What was so great about the 2017 solar eclipse? For starters, this was the first time a total solar eclipse has crossed the entire continental United States in 99 years. In divisive times like these, it’s nice to have a stellar experience we can all share.

As Astrophysicist Summer Ash from NBC’s Space is Awesome explained, “This eclipse is the best chance in almost a century for most Americans to get to look at one from their own backyard”  12.2 million of Americans live along the path of totality for a total solar eclipse. Millions more were within driving distance. Plus, everyone in the U.S., including Alaska and Hawaii, were able to view at least a partial eclipse.

According to NASA’s website, the total solar eclipse arrived in Madras Oregon at 9:05 a.m. PDT, swept across the continental U.S. at breathtaking speeds of 1,500-3,000 miles per hour, and flew off the coast of Charleston, S.C. at 4:06 p.m. EDT.

For those of us within the path of totality, the temperature dropped, the wind changed direction, birds stopped singing, and the stars came out. But as the amazing photos in this article prove, even those who had cloudy weather and a partial eclipse were treated to an incredible show.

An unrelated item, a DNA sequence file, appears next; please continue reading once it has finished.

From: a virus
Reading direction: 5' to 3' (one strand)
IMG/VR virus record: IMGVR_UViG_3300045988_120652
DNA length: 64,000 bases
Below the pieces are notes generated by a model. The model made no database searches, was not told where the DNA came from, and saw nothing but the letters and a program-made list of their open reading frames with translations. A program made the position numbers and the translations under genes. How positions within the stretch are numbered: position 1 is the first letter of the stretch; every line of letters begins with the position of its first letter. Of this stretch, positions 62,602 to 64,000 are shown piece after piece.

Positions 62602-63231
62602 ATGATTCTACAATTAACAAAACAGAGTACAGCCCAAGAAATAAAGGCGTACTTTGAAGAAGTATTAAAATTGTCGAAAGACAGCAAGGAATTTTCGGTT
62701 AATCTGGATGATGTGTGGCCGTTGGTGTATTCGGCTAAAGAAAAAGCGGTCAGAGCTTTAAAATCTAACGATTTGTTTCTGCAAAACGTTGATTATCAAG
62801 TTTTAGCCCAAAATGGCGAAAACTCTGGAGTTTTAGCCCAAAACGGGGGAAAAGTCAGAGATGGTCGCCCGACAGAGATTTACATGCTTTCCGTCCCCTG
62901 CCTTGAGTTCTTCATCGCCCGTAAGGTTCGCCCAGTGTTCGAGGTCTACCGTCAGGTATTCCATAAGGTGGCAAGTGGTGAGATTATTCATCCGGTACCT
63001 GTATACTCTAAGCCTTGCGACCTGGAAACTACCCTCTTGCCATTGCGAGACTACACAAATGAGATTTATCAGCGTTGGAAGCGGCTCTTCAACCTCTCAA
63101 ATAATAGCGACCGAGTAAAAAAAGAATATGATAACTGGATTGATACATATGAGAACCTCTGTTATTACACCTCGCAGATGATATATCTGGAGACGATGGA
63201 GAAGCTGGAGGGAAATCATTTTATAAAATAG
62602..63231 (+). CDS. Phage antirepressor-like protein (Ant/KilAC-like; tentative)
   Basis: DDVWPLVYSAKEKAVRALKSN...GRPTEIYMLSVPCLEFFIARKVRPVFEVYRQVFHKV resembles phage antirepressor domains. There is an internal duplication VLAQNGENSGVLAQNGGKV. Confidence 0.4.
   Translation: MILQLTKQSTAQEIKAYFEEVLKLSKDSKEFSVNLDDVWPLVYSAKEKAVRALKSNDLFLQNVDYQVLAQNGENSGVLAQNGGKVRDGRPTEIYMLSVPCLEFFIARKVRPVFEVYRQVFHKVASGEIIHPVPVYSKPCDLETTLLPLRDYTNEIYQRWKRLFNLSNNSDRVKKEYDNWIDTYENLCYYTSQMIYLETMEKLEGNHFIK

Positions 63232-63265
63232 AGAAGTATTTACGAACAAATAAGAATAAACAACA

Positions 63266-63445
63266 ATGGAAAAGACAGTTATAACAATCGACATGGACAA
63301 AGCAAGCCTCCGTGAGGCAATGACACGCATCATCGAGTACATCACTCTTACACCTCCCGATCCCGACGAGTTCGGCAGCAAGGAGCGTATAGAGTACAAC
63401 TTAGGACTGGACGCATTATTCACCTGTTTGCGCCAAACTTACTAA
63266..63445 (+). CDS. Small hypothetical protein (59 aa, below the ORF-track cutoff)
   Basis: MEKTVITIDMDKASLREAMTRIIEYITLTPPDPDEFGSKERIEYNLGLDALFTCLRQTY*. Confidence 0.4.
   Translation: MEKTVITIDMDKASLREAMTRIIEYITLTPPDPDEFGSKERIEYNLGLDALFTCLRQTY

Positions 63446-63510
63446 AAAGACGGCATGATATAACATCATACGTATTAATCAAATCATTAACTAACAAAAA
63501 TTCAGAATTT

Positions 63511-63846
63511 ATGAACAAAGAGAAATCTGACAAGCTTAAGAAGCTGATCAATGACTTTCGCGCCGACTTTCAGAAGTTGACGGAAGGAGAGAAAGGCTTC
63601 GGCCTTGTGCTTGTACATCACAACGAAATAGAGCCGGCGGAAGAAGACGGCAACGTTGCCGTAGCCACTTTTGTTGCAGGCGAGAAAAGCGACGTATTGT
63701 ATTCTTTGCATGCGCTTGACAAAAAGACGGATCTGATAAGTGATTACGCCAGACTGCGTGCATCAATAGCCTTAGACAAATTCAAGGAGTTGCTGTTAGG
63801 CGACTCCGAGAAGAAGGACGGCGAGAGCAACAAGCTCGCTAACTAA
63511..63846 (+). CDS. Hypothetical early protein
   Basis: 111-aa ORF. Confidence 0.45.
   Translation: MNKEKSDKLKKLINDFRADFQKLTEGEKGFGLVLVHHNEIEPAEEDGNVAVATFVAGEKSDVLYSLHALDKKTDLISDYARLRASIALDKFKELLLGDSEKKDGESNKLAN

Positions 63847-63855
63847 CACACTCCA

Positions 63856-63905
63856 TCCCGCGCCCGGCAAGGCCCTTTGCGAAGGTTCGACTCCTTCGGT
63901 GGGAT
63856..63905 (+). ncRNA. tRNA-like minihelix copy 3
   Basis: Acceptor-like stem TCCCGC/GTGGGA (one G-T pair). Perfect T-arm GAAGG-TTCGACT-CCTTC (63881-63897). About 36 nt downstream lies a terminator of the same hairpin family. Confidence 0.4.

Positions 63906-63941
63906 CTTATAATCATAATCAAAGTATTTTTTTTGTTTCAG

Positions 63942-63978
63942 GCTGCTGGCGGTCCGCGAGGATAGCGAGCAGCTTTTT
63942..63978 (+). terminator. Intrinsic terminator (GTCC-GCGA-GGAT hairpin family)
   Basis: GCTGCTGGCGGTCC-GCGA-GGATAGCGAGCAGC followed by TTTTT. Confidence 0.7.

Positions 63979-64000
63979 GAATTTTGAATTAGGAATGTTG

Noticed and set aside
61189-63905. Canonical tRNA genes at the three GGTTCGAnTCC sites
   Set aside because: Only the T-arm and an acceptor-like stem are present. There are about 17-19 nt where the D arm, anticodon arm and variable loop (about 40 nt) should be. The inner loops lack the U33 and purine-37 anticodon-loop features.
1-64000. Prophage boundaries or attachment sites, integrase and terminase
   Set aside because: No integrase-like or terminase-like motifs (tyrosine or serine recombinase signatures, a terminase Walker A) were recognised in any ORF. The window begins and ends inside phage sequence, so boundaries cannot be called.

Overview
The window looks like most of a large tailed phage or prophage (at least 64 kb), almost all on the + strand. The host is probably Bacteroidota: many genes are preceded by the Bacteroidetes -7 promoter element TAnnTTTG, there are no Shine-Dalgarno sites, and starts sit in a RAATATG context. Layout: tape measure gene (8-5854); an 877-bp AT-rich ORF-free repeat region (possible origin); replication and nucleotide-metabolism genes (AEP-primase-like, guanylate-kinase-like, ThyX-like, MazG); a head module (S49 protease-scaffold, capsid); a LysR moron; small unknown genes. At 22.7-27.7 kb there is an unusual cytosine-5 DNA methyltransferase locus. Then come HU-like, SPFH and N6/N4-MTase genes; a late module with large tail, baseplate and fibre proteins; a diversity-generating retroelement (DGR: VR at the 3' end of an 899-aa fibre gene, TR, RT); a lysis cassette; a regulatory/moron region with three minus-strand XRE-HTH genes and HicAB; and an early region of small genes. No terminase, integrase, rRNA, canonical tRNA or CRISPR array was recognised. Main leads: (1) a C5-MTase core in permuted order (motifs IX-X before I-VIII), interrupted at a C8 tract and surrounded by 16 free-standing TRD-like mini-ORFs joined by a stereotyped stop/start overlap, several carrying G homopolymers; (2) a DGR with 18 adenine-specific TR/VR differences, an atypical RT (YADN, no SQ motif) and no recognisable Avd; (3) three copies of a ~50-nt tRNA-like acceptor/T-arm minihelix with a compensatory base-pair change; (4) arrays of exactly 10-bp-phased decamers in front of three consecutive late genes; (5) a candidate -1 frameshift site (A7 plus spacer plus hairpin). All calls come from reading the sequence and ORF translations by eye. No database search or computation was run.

45 Amazing images of the 2017 Solar Eclipse.

The above photo was taken by Jim Jeletic, NASA’s Hubble Space Telescope deputy project manager, and his son Jordan. And here are 45 more great pictures.

45. Some of the best solar eclipse photos were taken from above, including this one. Alaska Airlines had someone take this from 38,000 feet in the air and 800 miles off the coast of Oregon

44. NASA took this breathtaking picture from outer space.

43. NASA’s Solar Dynamics Observatory (SDO) captured this image and the video below via satellite. SDO is part of the Living with a Star (LWS) program, which studies the sun’s solar atmosphere.

Here’s the video that goes with the satellite image above.

42. Terry Virts, a NASA astronaut, snapped this photo with a regular handheld camera as the sun rose over Planet Earth’s horizon.

41. Virts also captured this stunning shot.

40. Despite cloudy weather, Alex Flaxenburg managed to take a stunning solar eclipse photo at a festival in Madras, Ore.


39. This picture took lots of planning, but Ted Hesser got his shot at Smith Rock State Park, Ore.

38. You may have seen this phenomenal time-lapse photo from Oregon by Jasman Lion Mander, because it went viral. But here it is in case you missed it.

The Great American Eclipse as seen from Oregon. Millions of people gathered to the narrow path of totality to witness…

Posted by Jasman Lion Mander on Monday, August 21, 2017

37. Portland photographer Jake Kwong caught the ring of fire and solar flare.

36. Productivity’s loss was science’s gain.

35. NASA put together a composite image to show the progression of a partial solar eclipse at Washington state’s Ross Lake in the Northern Cascades National Park.

34. Paul Zizka took the photo below from atop Ha Ling Peak in Alberta, Canada.

33. Chris Oates, a photographer, also turned heads when he shared this breathtaking composite photo from Lethbridge, Canada.